Background/introduction This study aimed to survey US servicewomen on their contraceptive access and use during deployment.
Methods Between June 2016 and July 2017, we conducted a cross-sectional online survey among a convenience sample of current and former members of the US Military, National Guard and Reserves who had a deployment ending in 2010 or later. Participants were asked open-ended and closed-ended questions about their demographics and contraceptive use and access before and during their last deployment. Descriptive statistics were run on closed-ended questions and responses to open-ended questions were inductively coded.
Results A total of 353 participants were included. Sixty-five per cent reported using contraception during all or part of their last deployment. Nearly half (49.3%) did not have or remember having a discussion with a military care provider about contraception prior to deployment. Both prior to and during deployment, the free or low cost of birth control and ability to get a full supply for deployment facilitated contraceptive use. Difficulty obtaining an appointment and the inability to get a full supply of birth control were barriers to contraception access both before and during deployment. Half (49.1%) of respondents who had to start or refill contraception during deployment said it was somewhat or very difficult to do so.
Conclusions For at least some servicewomen, there are barriers to contraceptive access and use prior to and during overseas deployment. Programmes to increase contraceptive access should be expanded and monitoring systems should be implemented to ensure all servicemembers receive predeployment contraceptive counselling.
- oral contraceptives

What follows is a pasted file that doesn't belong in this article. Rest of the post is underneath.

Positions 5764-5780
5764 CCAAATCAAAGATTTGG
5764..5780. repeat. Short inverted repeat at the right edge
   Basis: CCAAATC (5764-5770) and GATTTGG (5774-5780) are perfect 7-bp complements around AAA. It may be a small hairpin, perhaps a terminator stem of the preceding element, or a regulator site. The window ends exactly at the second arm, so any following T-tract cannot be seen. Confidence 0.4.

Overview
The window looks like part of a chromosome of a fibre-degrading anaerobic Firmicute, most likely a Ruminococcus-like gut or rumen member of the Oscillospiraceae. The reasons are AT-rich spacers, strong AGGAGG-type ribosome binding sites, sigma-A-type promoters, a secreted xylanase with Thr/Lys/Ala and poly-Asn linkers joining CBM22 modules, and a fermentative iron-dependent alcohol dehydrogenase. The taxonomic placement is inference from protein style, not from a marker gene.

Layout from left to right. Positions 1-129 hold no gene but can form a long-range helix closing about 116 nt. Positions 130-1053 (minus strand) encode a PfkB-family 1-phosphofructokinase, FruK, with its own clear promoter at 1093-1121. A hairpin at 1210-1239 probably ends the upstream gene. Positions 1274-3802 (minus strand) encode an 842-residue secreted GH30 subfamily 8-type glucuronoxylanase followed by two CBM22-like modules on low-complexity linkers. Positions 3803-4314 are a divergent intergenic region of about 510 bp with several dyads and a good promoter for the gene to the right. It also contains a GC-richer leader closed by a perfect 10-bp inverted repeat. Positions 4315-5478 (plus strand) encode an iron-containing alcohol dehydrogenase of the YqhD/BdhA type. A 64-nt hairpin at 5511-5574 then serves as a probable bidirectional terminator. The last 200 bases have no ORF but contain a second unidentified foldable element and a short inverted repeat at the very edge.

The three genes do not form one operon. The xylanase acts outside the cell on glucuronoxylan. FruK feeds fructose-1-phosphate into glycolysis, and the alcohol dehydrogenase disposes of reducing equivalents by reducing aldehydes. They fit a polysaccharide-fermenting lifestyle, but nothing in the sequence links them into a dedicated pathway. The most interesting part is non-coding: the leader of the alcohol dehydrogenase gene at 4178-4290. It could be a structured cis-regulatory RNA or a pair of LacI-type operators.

- barrier methods
- hormonal contraception
- long-acting reversible contraception
- intrauterine devices
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Contributors DG and KG designed the study. JWS and LF collected the data. JWS, KG and LF analysed the data. JWS, KG, LF and DG interpreted the data and drafted the manuscript. All authors have reviewed and approved the manuscript.
Funding This work was made possible by generous general support funding from the David and Lucile Packard Foundation (grant numbers 2015-62393, 2017-66457).
Competing interests None declared.
Patient and public involvement Patients and/or the public were involved in the design, or conduct, or reporting, or dissemination plans of this research. Refer to the Methods section for further details.
Patient consent for publication Not required.
Provenance and peer review Not commissioned; externally peer reviewed.
Data availability statement No data are available. Survey respondents completed informed consent documents to participate in the study, with the understanding that any and all identifying information would remain confidential, including in the context of publication. Publishing the complete dataset would infringe on the confidentiality agreement we have made with the participants in our study. Beyond the relevant data included in the manuscript, we are happy to share our research instruments upon request.
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